G20 Summit to Boost Global Trade and Investment

G20 Summit to Boost Global Trade and Investment

G20 Summit to Boost Global Trade and Investment

China sent a not so subtle message to Barack Hussein Obama on landing in China for the G20 Summit.

Several documents that are likely to be ratified at the upcoming Group of 20 Summit (G20 Summit) will promote trade facilitation, curb protectionism and boost cross-border investment, an official with China’s Ministry of Commerce (MOC) said Saturday.

It is hopeful for the G20 Summit scheduled for 4-5 September to ratify a G20 Strategy for Global Trade Growth, which may become a guiding document for G20 members’ trade cooperation, Vice Minister of Commerce Wang Shouwen said at a press conference.

During a G20 Trade Ministers Meeting in Shanghai in July 2016, consensus was reached upon the strategy, which included principles and measures to lower trade cost, boost trade in services and enhance trade finance.

Wang said that G20 members need to take effective measures to boost global trade amid lackluster world trade growth and rising trade protectionism.

World trade growth has been lower than global economic growth for four consecutive years since 2012, and about 2,800 trade restricting measures have been rolled out by World Trade Organization (WTO) members since October 2008, with 75% of them still effective now.

Complicated regulations for global investment have also brought inconvenience to investors, as there are currently more than 3,300 investment agreements around the world, Wang said.

Business leaders from G20 members have called for action to solve the problem and create a sound investment environment, according to the vice minister.

As a result, China for the 1st time pushed investment policy coordination onto the G20 agenda this year, Wang said.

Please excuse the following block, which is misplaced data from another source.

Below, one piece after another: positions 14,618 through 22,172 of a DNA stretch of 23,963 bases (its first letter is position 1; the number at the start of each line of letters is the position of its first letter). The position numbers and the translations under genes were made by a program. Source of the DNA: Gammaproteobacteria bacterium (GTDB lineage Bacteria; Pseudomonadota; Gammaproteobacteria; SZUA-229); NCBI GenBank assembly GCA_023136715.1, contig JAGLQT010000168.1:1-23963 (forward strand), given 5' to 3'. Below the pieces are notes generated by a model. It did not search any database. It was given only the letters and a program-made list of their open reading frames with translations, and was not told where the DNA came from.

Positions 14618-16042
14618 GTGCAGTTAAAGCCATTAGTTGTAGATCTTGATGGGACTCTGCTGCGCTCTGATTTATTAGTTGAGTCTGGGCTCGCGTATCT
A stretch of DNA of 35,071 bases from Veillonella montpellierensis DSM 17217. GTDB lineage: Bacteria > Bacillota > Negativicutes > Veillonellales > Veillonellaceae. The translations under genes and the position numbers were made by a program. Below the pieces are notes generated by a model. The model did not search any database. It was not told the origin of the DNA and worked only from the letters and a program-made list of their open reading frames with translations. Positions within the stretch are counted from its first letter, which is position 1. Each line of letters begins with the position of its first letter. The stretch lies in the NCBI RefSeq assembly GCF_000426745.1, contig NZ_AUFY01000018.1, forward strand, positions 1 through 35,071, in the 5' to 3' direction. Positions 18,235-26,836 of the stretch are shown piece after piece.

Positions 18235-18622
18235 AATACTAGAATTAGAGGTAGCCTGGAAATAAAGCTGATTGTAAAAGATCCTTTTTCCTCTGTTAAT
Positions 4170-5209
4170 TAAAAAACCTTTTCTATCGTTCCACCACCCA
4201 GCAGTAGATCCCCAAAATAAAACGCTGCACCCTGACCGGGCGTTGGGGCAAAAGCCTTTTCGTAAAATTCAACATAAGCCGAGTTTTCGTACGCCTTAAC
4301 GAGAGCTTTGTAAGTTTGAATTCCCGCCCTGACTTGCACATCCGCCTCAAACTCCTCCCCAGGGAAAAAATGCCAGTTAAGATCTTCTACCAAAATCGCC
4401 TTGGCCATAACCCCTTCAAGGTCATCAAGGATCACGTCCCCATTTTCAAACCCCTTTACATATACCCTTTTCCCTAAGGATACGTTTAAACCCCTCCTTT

If ratified, G20 Guiding Principles for Global Investment will become the general framework of global investment regulations and represent a historical step in multilateral investment policy coordination, Wang added.

China sent a not so subtle message to Barack Hussein Obama on landing in China for the G20 Summit.

A Chinese official confronted US President Barack Hussein Obama’s NSA (national security advise) on the tarmac Saturday prompting the Secret Service to intervene.

China wants a trouble-free G20 Summit of the world’s top economies as it looks to cement its global standing and avoid acrimony over a long list of tensions with Washington especially over it command of the South China Sea

Shortly after Mr. Obama’s plane landed in the eastern city of Hangzhou, a Chinese official attempted to prevent Susan Rice from walking to the motorcade as she crossed a media rope line, speaking angrily to her before a Secret Service agent stepped between them.

Ms. Rice comments were inaudible to reporters standing underneath the wing of Air Force One.

The same official shouted at a White House press aide who was instructing foreign reporters on where to stand as they recorded Obama disembarking from the plane.

“This is Our Country. This is Our Airport,” the official said in English, pointing and speaking angrily with the aide.

Mr. Obama downplayed dust-ups involving his NAS adviser and Chinese security officials during the opening hours of his trip to Hangzhou for the G-20 Summit, but said Sunday the US would not apologize for its efforts to expand media access in the country.

Mr. Obama is playing “out of his league” in the Summit’s host country.

Have a terrific Labor Day Weekend


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